Wednesday, October 8, 2014

Judaism or Jewishism: Re-examining Stuart Dauermann's Criteria For Messianic "Judaism" in Light of His Recent Rant About Messianic "Jewishism"

As everyone in the Messianic world knows by now, Stuart Dauermann recently had a meltdown online ("the rant") and called out non-Jews for "taking Jewish treasures" [] "without so much as an 'excuse me'."  

What is precise nature of this accusation, that non-Jews in the Messianic movement are not involved in Messianic Judaism but rather Messianic Jewishism?

"The Rant" contains some clues:

(1) the "Jewish treasures" belong to Jews exclusively.  These are presumably articles such as the Tallit and Tefillin.  But given that he uses the phrase "covenant markers" then we can also include the Moedim and Kashrut.  Everything really.

(2) But once a non-Jew converts and becomes, in Dauermann's eyes, a Jew then suddenly (magically) it's completely permissible for a non-Jew to take on "Jewish treasures."

But what is the actual criteria for Messianic Judaism in Dauermann's view?

He says this in a post from 2011:

"According to Jacob Neusner, for a religion to call itself a “Judaism,” it must embody three components:
[1] The foundational place of Torah as revealed to Moses at Sinai, together with other religious documents in addition;
[2] the belief that its adherents throughout time and in all places are part of that “Israel” that God constituted as a royal priesthood and a holy nation at Sinai; and
[3] a commitment to live in accordance with Torah as the foundation of the distinctive lifestyle of the people claiming this “Judaism” as their own.
  • In common with other Jews, we claim as our own not only the Torah but also the rest of the Tanakh [commonly called the Old Testament].  But, uniquely, we also regard the B’rith Khadasha [also known as the New Covenant Scriptures] as our Scriptures.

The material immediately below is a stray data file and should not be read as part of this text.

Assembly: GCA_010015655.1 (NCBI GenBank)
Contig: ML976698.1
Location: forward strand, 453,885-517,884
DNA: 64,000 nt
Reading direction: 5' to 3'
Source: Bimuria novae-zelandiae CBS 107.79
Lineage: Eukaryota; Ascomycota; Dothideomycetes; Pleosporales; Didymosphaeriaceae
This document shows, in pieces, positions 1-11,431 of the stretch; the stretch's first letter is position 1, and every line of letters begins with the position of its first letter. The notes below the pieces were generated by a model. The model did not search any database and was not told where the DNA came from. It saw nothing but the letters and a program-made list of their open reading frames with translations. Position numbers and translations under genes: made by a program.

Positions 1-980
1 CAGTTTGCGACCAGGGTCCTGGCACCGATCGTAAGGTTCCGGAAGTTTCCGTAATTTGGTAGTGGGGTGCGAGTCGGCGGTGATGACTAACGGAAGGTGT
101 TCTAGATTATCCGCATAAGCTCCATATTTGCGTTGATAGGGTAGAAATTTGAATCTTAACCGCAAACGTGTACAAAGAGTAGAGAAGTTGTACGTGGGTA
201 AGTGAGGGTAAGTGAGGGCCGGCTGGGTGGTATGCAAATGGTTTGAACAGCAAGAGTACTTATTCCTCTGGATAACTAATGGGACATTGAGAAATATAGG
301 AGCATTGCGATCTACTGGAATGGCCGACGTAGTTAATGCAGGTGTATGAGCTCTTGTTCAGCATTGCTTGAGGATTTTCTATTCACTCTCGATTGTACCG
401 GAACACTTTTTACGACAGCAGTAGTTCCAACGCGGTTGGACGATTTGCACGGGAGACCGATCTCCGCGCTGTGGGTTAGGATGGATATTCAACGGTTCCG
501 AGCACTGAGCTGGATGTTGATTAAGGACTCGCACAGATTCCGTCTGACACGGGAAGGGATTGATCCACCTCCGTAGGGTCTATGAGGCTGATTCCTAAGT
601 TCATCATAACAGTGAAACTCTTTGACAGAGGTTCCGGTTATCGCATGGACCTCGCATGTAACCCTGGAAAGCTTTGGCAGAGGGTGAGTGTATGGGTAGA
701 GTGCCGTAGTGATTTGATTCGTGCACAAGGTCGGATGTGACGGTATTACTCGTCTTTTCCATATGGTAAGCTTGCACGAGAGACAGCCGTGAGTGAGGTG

• In common with all other Jews, we see ourselves as part of that people who stood with Moses at Sinai, “a royal priesthood and a holy nation.”  But uniquely, we see non-Jews who embrace Yeshua as Messiah as our spiritual kindred, brothers and sisters to whom we owe honor and respect not as strangers, but as family.  We recognize that we all stand to benefit as we learn from each another, while continuing to honor our distinct callings in the purposes of God.
  • We live out our commitment to a Torah-based lifestyle, as do other forms of Judaism, within the context of being part of this people. Therefore, the Jewish tradition is ours to embrace and to interpret, but not ours to jettison. To do so is to separate from that people of whom we claim to be a part, and of whom we must be a part, rooted at Sinai, if we are to indeed be a Judaism.
  • Of course, informing all of these areas of uniqueness is our conviction that Yeshua of Nazareth is the Messiah of whom Moses, the Prophets and the Writings spoke.  Although this is certainly not the majority view of Jewish people, we remain committed both to what is uniquely ours as Messianic Jews and to the heritage we share in common with all who claim Torah, Judaism and the Jewish people as their own." FROM:

I think most Messianic non-Jews would agree with Neusner's three elements listed above and consider themselves as part of Messianic Judaism because they feel they (1) view Torah as foundational (2) believe that they are part of Israel and (3) are committed to the distinctive lifestyle that Torah entails (even if they don't fully understand it yet).

The real issue then is who belongs to the covenant of Israel?  And how does this initiation occur?  Dauermann says initiation occurs via ritual circumcision.  The Scriptures indicate it occurs via faith/grace.

What are your thoughts?  Do you agree/disagree with Dauermann?  Why? Why not?


  1. Some one is jealous... and has a lot of disdain for gentiles who are seeking to keep God's commandments.

  2. Be careful accusing Dauermann of jealousy... I did that on James' blog and he and PL got bent out of shape... LOL! Love those guys!

  3. Interestingly, without benefit of seeing what you have written here, I have developed my own three-point agenda that mirrors these ideas rather well. My view is called TOGI, and the three points are:

    1) Torah Observance
    2) Gentile-inclusiveness
    3) Israel-centism

    My first two points are obviously parallel to Neusner's statement here. Gentile-inclusiveness permeates the whole topic he is treating--the terms under which we welcome Gentiles into a Jewish sectarian community. We are assuming, per Neusner's third point, that Gentiles are desirous of joining with Israel, and Israel is prepared to welcome them.